National Association of Software and Services Companies (NASSCOM) is a non-profit association of IT and BPO companies in India. The 8th edition of the 'tech series' of NASSCOM conducted at the Altimetrik office on 31st July was focused on IoT and its ecosystem in India, with participation from the industry, start-ups and academia.
NASSCOM is setting up the first among 5 Centers of Excellence (CoE) for IoT in Bangalore in a public-private partnership (PPP) model with 50% funding from the government, as part of "Digital India" initiative. PPP models have partial funding from the government and the rest from private companies.
The goals of the CoE are the following: i) to develop applications for in-country and export IoT requirements, ii) adoption of global standards given the multiple bodies developing IoT related technologies, iii) to create capacity and capability for IoT in terms of skill sets and the overall ecosystem.
In his key note address, Madhavan Satagopan, CTO Altimetrik spoke about how IoT should evolve from just being cool technology to alleviating real needs and challenges of the citizens. India should take a lead in IoT and not just follow the trends. Industry leaders such as Intel, Ericsson, Tyco and other participating organizations spoke about enablers and detractors for an IoT ecosystem. Some key points that were discussed:
- Implementation of IoT in a siloed approach where the data flow or integration with the rest of the enterprise is not implemented well. There are network infrastructure constraints such as limited or unreliable band width for connectivity. There is lack of a structured approach sometimes without waiting for industry standards to evolve.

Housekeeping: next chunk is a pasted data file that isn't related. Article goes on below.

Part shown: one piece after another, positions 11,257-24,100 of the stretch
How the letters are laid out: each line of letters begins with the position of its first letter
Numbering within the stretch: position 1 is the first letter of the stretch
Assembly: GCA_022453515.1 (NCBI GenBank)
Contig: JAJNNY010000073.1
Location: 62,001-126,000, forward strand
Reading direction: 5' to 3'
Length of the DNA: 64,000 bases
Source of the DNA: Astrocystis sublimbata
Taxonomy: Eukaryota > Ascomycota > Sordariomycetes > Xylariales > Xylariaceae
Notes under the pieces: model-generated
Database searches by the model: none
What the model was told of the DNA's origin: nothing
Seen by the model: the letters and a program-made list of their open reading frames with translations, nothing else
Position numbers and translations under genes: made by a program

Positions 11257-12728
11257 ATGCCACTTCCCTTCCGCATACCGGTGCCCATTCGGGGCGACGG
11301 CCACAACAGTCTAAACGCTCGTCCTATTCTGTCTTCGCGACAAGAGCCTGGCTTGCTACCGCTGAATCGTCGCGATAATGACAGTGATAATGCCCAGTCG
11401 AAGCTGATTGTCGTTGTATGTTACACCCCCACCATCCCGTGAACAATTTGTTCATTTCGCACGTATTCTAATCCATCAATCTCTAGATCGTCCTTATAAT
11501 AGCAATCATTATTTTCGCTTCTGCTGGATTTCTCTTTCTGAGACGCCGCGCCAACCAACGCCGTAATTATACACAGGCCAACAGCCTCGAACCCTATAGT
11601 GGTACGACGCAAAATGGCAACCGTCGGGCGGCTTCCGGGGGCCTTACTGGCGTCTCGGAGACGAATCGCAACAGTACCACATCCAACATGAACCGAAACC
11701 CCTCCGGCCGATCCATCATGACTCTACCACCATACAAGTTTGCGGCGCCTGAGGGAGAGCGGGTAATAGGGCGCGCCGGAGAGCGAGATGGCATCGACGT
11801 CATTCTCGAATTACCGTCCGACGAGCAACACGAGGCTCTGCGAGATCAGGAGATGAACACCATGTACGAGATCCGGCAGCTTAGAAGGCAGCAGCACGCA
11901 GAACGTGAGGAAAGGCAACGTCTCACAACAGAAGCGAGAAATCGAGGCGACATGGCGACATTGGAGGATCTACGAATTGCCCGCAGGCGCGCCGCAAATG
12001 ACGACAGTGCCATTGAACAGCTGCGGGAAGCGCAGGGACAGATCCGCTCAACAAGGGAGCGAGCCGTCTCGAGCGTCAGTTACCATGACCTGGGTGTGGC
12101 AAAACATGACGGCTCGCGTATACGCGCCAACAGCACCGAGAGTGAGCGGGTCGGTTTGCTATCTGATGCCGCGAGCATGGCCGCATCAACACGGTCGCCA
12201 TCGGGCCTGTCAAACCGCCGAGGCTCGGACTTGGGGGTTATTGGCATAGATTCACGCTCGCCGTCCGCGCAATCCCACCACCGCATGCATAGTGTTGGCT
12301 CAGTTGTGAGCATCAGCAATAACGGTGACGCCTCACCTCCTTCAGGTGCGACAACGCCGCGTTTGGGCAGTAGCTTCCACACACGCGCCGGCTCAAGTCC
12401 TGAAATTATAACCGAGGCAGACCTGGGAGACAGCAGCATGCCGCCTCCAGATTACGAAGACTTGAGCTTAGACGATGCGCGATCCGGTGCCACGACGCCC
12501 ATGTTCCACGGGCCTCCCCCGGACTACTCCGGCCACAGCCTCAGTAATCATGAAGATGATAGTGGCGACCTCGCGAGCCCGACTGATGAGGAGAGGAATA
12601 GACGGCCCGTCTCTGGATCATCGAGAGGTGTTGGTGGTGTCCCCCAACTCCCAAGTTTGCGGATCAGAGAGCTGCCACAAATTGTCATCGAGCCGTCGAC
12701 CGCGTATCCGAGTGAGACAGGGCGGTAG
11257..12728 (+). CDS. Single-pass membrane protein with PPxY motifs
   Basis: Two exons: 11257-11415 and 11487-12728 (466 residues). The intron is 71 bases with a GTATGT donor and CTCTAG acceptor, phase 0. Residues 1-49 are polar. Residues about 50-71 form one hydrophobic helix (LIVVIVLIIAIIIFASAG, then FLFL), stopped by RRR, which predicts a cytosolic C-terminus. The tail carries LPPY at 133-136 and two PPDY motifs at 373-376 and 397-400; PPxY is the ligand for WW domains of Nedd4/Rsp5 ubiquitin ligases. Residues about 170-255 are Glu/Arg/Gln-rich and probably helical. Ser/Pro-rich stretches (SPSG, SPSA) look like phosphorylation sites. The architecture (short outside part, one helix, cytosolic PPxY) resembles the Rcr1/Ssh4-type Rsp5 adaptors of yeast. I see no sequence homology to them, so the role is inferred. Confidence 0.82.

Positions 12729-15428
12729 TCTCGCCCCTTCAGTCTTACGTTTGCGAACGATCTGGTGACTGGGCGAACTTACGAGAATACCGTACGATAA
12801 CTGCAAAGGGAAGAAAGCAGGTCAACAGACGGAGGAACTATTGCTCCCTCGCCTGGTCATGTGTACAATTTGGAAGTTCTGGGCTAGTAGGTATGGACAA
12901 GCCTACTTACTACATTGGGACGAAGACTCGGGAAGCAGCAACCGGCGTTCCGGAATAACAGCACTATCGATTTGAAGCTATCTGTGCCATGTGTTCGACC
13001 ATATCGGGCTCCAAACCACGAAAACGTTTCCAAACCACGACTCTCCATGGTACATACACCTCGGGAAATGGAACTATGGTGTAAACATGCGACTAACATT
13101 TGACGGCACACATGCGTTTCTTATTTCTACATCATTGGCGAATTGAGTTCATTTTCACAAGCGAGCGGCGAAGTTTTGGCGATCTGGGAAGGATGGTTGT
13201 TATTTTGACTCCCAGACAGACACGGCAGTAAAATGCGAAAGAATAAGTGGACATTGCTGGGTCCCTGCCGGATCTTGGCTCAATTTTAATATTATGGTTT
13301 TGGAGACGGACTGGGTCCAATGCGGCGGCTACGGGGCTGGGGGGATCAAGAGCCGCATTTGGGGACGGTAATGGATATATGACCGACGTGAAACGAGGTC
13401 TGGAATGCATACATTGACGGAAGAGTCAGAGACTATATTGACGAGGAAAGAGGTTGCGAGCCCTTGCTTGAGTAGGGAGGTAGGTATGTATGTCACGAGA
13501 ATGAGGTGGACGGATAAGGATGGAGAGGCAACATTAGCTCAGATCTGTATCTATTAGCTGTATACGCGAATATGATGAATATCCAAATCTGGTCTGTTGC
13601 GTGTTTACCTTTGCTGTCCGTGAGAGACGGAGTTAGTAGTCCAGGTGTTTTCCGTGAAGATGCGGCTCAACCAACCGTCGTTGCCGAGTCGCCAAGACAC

- Long sales cycle for the vendor with challenges in defining the ROI jointly with the end user organization
- Multiple components to be put together. No one company can do it end-to-end. Each to define its own value add ensuring that the sum of the parts is more than the individual value add
- Government sponsored initiatives such as 'Make in India' and 'Digital India' backed by the funding opportunities available, developer base and penetration of mobile phones
- Awareness on adoption of emerging technologies such as cloud and analytics. There are billions of sensors out in the field. Connecting them to a central data storage with a mechanism to mine meaningful insights can give an exponential jump to utility of the data they generate today
- Local system integrators with global exposure and sound IT development practices in other traditional areas of technology, some of which can be leveraged for IoT
Startups felt that exposure to other global ecosystems would improve their operations. Academicians felt that even basic interaction with industry can help students to bridge the gap between what they learn in class and industry needs. Large enterprises can collaborate with both these bodies in the ecosystem for mutually beneficial results.
The technology pieces for IoT are definitely available today. Companies need to identify impactful and meaningful use cases that will be game changers in their business. The use cases should have business models that are acceptable by the market, with appropriate partners identified for the different pieces of IoT. Starting with pilots is an usual approach for IoT projects while planning for the levels to which the full implementation should scale upto in the near future. Waiting for the ideal situation can lead to missed opportunities. Companies that overcome constraints such as reliable infrastructure in the ecosystem can stand to gain from early adoption of this technology. It can give a competitive advantage in terms of new revenue streams and feedback about their products from the field.